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Briefs

Existing home sales fall again

The number of people who bought existing U.S. homes in November declined for the third straight month. Higher mortgage rates have made home-buying more expensive, while the lingering effect of the October government shutdown might have deterred some sales.

Home resales fell 4.3 percent to an annual rate of 4.90 million, the National Association of Realtors said Thursday. That was the weakest pace since December 2012 and the first time since April that the pace has slipped below 5 million.

Still, the Realtors’ group predicts that total sales this year will be 5.1 million. That would be the strongest since 2007, when the housing bubble burst. But it’s still below the 5.5 million generally associated with healthy housing markets.

Home sales could rebound in the new year if the strengthening job market lifts incomes and builds confidence in the economy.

Weekly jobless claims hit 9-month high

The number of people seeking U.S. unemployment benefits rose 10,000 last week to a seasonally adjusted 379,000, the highest since March. The increase may reflect volatility around Thanksgiving.

The Labor Department said Thursday that the less volatile four-week average jumped 13,250 to 343,250, the second straight increase.

Applications are a proxy for layoffs. Last month, they fell to nearly the lowest level in six years, as companies cut fewer jobs. But two weeks ago, they surged 64,000 to 369,000.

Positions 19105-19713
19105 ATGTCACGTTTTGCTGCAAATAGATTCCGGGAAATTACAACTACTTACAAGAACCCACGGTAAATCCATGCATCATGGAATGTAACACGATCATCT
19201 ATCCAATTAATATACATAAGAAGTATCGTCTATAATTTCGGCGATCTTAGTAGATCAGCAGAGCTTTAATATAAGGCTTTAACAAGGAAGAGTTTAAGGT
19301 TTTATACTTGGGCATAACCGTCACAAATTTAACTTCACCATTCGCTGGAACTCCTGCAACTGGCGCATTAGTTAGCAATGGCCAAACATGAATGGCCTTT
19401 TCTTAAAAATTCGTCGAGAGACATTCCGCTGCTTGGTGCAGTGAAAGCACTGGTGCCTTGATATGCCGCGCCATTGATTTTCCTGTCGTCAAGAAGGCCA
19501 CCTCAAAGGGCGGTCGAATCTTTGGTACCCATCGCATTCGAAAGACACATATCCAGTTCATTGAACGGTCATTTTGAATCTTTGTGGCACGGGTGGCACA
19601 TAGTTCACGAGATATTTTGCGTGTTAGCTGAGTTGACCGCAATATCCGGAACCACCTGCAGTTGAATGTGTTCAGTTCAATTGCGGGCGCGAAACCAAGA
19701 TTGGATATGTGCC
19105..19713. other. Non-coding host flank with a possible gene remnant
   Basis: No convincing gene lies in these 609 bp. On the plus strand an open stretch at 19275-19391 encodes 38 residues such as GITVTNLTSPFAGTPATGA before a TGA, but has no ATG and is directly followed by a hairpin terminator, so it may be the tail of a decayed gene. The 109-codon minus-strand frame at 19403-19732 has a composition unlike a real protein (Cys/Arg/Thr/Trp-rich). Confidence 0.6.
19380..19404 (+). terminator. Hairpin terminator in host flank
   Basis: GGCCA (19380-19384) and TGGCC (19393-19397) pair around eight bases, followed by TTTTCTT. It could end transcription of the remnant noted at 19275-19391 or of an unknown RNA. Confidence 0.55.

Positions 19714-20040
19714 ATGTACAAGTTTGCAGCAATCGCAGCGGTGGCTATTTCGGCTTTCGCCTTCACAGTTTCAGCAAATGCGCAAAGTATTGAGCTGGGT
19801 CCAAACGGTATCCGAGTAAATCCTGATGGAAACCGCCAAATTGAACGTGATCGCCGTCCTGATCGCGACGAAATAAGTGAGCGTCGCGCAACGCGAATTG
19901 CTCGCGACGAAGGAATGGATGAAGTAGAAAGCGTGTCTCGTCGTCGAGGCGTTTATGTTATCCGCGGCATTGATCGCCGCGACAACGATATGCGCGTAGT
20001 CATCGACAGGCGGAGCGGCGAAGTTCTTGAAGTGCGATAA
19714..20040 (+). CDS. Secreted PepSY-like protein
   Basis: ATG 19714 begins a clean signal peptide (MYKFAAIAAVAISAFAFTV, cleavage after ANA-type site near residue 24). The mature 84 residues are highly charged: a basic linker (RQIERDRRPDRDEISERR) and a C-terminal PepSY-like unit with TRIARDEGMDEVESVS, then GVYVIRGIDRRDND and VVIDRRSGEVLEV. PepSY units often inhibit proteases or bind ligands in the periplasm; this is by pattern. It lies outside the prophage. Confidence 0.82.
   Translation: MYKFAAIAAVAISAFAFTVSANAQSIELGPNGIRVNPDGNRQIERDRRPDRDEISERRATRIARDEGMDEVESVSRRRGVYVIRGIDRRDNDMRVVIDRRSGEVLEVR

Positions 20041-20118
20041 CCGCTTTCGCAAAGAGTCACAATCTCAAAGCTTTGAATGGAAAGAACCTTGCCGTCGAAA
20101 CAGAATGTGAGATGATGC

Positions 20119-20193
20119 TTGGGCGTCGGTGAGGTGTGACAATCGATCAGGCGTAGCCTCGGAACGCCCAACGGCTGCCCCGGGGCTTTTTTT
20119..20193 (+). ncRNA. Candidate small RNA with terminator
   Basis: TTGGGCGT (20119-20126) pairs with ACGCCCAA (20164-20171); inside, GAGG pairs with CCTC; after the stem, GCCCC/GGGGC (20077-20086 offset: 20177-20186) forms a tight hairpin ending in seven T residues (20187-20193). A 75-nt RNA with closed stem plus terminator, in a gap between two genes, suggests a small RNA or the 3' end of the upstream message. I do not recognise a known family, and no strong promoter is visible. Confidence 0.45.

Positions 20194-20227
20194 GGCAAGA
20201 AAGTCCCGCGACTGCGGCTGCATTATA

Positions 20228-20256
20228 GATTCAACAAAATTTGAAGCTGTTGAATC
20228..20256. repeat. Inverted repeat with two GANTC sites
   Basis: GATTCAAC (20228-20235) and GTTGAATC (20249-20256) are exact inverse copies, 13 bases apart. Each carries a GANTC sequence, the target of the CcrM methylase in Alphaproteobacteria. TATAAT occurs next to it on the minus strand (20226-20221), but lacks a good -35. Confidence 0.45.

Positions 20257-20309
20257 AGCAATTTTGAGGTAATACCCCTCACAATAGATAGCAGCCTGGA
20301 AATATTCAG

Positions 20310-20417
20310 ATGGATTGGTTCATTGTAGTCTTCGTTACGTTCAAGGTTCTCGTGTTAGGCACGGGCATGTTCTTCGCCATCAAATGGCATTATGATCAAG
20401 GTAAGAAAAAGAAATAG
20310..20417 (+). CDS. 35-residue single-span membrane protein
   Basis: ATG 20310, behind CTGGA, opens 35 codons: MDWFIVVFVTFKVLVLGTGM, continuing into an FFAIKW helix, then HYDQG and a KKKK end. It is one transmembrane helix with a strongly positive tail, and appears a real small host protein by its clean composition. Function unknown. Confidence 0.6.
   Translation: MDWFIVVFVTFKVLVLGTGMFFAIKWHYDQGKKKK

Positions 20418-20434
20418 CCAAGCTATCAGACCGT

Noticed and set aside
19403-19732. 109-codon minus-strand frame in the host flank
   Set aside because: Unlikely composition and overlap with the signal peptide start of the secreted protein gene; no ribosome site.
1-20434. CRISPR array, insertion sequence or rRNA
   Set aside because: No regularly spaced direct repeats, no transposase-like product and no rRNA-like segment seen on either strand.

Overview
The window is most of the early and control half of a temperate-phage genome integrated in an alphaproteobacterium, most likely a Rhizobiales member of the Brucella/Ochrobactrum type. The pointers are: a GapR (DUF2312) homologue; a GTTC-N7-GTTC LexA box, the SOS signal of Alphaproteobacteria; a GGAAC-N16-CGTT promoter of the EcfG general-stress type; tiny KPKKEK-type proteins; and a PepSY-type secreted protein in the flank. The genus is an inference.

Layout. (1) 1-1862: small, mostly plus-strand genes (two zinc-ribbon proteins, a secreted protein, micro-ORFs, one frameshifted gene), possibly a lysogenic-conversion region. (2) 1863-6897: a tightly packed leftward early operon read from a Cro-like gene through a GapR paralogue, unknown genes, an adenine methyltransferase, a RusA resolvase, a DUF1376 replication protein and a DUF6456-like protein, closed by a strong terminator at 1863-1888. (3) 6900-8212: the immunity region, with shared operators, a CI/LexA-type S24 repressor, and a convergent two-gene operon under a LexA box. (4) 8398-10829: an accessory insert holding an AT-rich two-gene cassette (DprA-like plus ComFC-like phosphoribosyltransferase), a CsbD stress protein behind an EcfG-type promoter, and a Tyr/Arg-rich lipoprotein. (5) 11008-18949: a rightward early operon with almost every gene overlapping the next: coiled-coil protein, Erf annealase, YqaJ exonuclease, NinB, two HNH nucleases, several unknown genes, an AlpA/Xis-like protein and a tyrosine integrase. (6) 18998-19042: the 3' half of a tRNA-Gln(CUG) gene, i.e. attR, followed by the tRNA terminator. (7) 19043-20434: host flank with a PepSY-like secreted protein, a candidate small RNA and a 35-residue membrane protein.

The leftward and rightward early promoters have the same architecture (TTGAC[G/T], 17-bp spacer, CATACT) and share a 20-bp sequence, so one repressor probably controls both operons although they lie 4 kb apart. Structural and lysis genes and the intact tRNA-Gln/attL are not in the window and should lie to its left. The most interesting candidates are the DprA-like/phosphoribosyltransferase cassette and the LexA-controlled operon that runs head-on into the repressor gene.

Economists dismissed that spike, saying it likely reflected a Thanksgiving holiday that fell later in the month. That can distort the government’s seasonal adjustments. But if the trend continues, it would be a troubling sign of rising layoffs.

More than 4.4 million people received unemployment benefits in the week ended Nov. 30.

Gauge of economy up 0.8 percent

A measure of the U.S. economy’s health posted a solid gain in November, suggesting momentum was building at the end of the year.

The Conference Board said Thursday that its index of leading indicators rose 0.8 percent in November compared with October, when the index had posted a much smaller 0.1 percent gain. The index rose 1 percent in September, the month before the 16-day partial government shutdown.

The index is designed to signal economic conditions over the next three to six months.

Conference Board economist Ataman Ozyildirim said the November index increase suggested “gradually strengthening economic conditions through early 2014.”

Drugmaker pays $4.1 billion for buyout

Anglo-Swedish drugmaker AstraZeneca PLC will buy out Bristol-Myers Squibb Co.’s stake in their partnership to develop and sell diabetes drugs in a deal worth $4.1 billion – seizing an opportunity to serve the projected explosion of patients suffering from the disease.

The package announced Thursday includes $2.7 billion to buy Bristol-Myers’ 50 percent share, as well as up to $1.4 billion in regulatory-, launch- and sales-related payments. Bristol-Myers will also receive royalty payments based on net sales through 2025. Payments of up to $225 million may also be made after the transfer of certain assets and royalty payments.

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